The following is the Statement given by Dr. Francesca Di Giovanni, under-secretary for the Multilateral Sector of the Section for Relations with States of the Secretariat of State, Head of the Delegation of the Holy See, at the 72nd Session of the Executive Committee of the United Nations High Commissioner’s Programme for Refugees:
Intervention of Dr. Francesca Di Giovanni
Statement by Dr. Francesca Di Giovanni,
Undersecretary for the Multilateral Sector, Section for Relations with States,
Head of Delegation of the Holy See to the 72nd Executive Committee
of the United Nations High Commissioner's Programme for Refugees
Geneva, 5 October 2021
Excellencies and distinguished Delegates,
While the world remains focused on recovery from the all-encompassing impact of the COVID-19 pandemic, we must assess and learn from its impact on the forcibly displaced. The current system, which has been entirely overwhelmed, struggles to respond adequately. Indeed, we have seen that displacement, within and across borders, is quickly becoming one of the most pressing challenges of our times.
In its Preamble, the 1951 Refugee Convention solemnly declares its aim “to assure refugees the widest possible exercise of their fundamental rights and freedoms.”1Regrettably, in many regions of the world, millions of refugees are unable to enjoy these rights. Moreover, as States attempt to provide both immediate and durable solutions, host-countries do not receive adequate support. In this regard, a number of Countries have even increased the burden of host-communities through an unsustainable strategy of externalization, avoiding direct responsibility for large, mixed flows of migrants and refugees through agreements that stop them, often indefinitely, at strategic points along their journey.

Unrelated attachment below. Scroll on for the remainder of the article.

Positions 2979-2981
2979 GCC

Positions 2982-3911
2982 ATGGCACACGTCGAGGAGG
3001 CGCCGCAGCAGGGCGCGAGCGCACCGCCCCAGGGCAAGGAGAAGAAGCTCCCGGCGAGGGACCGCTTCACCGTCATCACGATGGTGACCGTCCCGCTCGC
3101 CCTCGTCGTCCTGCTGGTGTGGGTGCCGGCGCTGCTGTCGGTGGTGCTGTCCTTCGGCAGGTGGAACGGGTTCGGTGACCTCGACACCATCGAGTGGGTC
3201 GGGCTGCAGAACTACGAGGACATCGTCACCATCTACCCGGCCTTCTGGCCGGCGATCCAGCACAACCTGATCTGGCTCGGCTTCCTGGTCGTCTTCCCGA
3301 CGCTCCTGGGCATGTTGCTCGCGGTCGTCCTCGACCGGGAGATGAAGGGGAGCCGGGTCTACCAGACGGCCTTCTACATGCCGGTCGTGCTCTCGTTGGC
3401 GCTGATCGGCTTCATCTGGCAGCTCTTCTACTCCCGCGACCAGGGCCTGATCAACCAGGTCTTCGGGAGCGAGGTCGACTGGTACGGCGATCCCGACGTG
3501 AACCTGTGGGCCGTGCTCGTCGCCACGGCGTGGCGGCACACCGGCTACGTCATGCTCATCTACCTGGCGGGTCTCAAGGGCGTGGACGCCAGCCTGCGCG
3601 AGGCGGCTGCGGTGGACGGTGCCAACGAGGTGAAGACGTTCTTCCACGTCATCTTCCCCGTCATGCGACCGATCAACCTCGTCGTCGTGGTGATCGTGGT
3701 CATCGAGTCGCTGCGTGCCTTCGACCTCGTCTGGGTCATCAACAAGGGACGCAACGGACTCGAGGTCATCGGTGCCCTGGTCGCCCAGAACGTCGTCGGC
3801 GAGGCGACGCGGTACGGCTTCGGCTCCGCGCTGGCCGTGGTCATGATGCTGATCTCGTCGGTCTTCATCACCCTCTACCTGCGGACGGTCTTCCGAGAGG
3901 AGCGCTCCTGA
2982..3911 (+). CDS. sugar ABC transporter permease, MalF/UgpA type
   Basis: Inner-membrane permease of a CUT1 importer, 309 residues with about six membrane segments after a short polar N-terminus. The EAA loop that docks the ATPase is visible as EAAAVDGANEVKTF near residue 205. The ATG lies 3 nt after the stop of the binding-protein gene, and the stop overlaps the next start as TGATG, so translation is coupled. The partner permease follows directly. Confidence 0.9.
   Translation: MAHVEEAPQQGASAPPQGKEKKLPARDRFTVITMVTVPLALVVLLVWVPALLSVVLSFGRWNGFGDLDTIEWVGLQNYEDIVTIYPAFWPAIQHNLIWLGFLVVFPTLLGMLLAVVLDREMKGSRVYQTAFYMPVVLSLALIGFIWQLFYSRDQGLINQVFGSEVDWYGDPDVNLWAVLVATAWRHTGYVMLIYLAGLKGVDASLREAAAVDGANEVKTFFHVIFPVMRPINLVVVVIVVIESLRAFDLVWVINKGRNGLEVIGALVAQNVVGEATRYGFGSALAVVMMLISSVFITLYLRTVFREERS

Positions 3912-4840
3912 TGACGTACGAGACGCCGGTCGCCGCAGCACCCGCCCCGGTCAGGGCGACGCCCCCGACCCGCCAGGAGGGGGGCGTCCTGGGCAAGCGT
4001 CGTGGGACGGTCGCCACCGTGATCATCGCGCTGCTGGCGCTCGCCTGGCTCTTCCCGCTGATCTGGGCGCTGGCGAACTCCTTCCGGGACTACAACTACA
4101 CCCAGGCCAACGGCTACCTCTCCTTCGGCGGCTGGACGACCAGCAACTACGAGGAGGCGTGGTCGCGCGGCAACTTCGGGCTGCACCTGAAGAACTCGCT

The fact that millions of our fellow brothers and sisters remain in limbo, is a crisis in solidarity. It should challenge our conscience as a family of nations to seek strategies that engage with all Countries as equal partners. This remains the goal of the Global Compact for Refugees, which will only succeed if it garners the necessary political will.
Along these lines, the Holy See urges all States to adopt concrete, meaningful actions, especially in response to the increasing number of grave humanitarian crises. This includes the efficient, judicious and generous concession of humanitarian visas; the launch of individual and community sponsorship programs; opening humanitarian corridors for the most vulnerable; and ensuring family reunification.2However, to be effective, we must also address the causes of conflict and instability, so that people can remain in peace and security in their Countries of origin.
The Holy See has been following with great attention the developments of the situation in Afghanistan and is grateful to all those that have welcomed refugees in a true spirit of fraternity. We also wish to reaffirm Pope Francis’ appeal that: “…all Afghans, whether at home, in transit, or in host countries, live with dignity, in peace and fraternity with their neighbors.”3The reinforcement of local, national and international capacity to offer protection and safe reception conditions continues to be essential.